PLAIN TRUTH By Jodi Picoult Pocket Books 405 pp., $24.95
Dairy cows and criminal defense attorneys don't usually share office space in truth or fiction. But they do in Jodi Picoult's newest novel, "Plain Truth."
Her seventh book in as many years crosses lawyers and Holsteins, children and parents, and two worldviews as different as right and left shoes.
When a dead infant is discovered on an Amish dairy farm, all the evidence points to the farm owner's daughter, Katie Fisher, an unwed 18-year-old.
But in this tightknit "Plain" community where obedience, piety, and kinship reign and modern conveniences have no place, an out-of-wedlock pregnancy is as unheard of as telephones and electricity. Infanticide, of course, is even more shocking.
Though an autopsy of the infant suggests murder and her body shows the undeniable signs of childbirth, Katie denies guilt - or even memory of the incident. But murder is murder. The American - "English" - police and court system descend, ready to gobble up the girl.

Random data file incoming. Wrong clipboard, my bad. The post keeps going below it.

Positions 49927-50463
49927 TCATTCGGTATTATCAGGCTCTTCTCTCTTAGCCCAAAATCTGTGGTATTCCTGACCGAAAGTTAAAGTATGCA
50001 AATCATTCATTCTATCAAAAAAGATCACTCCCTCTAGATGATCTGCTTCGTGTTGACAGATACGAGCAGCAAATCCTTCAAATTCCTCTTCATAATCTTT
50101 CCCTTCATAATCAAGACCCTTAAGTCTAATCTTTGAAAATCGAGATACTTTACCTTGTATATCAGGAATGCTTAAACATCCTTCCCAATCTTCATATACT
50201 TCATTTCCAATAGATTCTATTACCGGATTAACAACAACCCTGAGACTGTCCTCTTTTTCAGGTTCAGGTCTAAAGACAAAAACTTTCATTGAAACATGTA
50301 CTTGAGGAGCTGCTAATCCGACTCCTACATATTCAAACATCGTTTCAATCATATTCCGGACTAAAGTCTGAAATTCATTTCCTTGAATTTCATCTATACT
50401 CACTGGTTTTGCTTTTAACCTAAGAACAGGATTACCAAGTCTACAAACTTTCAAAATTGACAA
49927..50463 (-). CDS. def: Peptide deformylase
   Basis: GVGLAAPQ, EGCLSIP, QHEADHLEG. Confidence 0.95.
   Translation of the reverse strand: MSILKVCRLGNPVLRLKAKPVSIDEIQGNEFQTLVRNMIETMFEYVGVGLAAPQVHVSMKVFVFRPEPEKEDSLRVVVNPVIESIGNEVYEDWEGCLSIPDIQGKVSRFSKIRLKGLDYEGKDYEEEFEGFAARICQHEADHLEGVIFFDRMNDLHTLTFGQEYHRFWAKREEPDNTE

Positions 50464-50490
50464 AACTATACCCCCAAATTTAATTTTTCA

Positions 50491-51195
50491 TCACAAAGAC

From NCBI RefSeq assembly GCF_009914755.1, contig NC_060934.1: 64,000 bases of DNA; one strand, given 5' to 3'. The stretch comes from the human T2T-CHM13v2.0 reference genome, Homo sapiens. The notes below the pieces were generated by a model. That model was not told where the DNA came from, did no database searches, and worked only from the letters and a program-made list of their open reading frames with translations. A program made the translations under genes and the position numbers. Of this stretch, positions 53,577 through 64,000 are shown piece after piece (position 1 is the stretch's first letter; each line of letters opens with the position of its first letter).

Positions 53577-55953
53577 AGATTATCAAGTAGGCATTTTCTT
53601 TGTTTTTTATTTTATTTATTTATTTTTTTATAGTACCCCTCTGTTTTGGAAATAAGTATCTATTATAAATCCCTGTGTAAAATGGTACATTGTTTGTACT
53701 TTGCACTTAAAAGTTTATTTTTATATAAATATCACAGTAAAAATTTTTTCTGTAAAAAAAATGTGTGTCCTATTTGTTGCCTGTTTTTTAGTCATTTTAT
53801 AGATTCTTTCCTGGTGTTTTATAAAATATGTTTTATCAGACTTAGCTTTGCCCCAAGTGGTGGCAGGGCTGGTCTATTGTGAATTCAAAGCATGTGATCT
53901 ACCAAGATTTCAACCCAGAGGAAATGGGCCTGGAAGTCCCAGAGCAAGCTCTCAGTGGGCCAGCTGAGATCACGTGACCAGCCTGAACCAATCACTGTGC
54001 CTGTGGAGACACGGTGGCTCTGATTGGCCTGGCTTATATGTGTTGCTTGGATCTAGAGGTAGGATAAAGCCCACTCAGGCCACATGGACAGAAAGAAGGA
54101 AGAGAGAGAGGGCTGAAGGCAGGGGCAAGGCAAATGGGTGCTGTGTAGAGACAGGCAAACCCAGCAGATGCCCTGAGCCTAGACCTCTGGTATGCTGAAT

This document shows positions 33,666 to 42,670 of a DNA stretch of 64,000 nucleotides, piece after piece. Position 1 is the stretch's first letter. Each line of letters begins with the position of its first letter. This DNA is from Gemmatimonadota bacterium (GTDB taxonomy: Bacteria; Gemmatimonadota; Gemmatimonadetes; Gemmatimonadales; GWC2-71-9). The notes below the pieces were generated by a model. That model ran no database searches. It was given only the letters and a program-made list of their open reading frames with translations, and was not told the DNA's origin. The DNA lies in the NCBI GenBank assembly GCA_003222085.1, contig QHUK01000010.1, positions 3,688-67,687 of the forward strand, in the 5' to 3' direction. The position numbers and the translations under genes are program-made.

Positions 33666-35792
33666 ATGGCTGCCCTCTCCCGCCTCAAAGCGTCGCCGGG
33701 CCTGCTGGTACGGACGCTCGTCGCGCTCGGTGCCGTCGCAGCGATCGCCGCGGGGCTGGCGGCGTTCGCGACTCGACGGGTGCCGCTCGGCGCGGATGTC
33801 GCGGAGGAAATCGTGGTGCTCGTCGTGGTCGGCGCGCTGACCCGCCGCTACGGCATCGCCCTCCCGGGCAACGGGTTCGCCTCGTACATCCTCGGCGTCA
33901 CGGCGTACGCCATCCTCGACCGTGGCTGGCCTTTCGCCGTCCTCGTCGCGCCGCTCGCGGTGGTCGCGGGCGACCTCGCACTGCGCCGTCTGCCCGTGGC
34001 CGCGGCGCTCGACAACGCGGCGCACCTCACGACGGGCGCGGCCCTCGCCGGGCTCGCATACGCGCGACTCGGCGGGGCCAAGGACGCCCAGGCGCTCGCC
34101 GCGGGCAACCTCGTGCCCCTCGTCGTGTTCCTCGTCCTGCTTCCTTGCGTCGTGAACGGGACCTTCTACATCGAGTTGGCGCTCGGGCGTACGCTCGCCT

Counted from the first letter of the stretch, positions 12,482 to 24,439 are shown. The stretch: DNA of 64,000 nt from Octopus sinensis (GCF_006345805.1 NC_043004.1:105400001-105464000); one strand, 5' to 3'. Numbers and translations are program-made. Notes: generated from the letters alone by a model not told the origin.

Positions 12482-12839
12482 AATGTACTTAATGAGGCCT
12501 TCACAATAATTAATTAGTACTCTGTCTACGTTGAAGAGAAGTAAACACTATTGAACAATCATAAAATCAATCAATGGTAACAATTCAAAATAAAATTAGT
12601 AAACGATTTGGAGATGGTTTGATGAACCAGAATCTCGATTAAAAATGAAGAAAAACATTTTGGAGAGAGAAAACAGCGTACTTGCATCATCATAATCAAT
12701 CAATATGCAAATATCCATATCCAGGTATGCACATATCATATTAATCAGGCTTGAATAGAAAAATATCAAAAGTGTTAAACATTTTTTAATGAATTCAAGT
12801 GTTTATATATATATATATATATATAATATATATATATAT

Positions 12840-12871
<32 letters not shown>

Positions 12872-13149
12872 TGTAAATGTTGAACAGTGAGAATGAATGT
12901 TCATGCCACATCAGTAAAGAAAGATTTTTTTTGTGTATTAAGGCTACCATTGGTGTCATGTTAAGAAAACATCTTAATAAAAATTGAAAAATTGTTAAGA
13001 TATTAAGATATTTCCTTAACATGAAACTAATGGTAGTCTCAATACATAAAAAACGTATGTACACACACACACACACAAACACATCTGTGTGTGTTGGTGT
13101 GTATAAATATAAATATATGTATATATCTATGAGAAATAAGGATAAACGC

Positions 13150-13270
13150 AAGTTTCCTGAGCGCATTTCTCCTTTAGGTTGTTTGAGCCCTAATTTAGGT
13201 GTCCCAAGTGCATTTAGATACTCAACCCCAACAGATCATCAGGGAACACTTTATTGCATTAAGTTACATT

Enter Ellie Hathaway, a big-city criminal defense attorney in mid-career crisis. She's escaped to her great-aunt's house in Paradise, Penn., for some R & R. But that's not to be. Jolly Aunt Leda is connected with the Fisher family, and Ellie finds herself impulsively thrust into the middle of Katie's hopeless case.
The cynical lawyer and wide-eyed Amish girl make unlikely companions, but through their unexpected association and the subsequent unfolding of their life stories, Picoult does more than a stale take on "The Odd Couple." Instead, she uses the dissimilarity to explore the often awkward relationship between America's secular and religious worlds.
To make her point, Picoult frequently leaves the reader to watch helplessly as the two groups stubbornly - and sometimes maddeningly - persist in misunderstanding each other.
The solidly drawn cast of characters and supporting story lines boost the mounting cultural tension initiated by the criminal trial. There's the rigid father, an outcast son, and a hidden love. And through Katie's Amish community, Picoult creates a poignant portrait of the nature of deeply held beliefs.
There's still a good dash of "whodunit" suspense to keep things moving, and holding it all together is Ellie, who strives to reconcile the divergent worldviews in time to keep Katie out of prison while also fumbling with her own ghosts.
Picoult sets a big task for herself in "Plain Truth," but she pulls it off - avoiding sentimentality and even maintaining the cultural tension and thriller-like guessing game into the book's final scenes.
Picoult's strength, though, lies in sculpting solid characters and a thoughtful, well-researched, and well-paced yarn.
*Kristina Lanier is a freelance writer in Boston.
(c) Copyright 2000. The Christian Science Publishing Society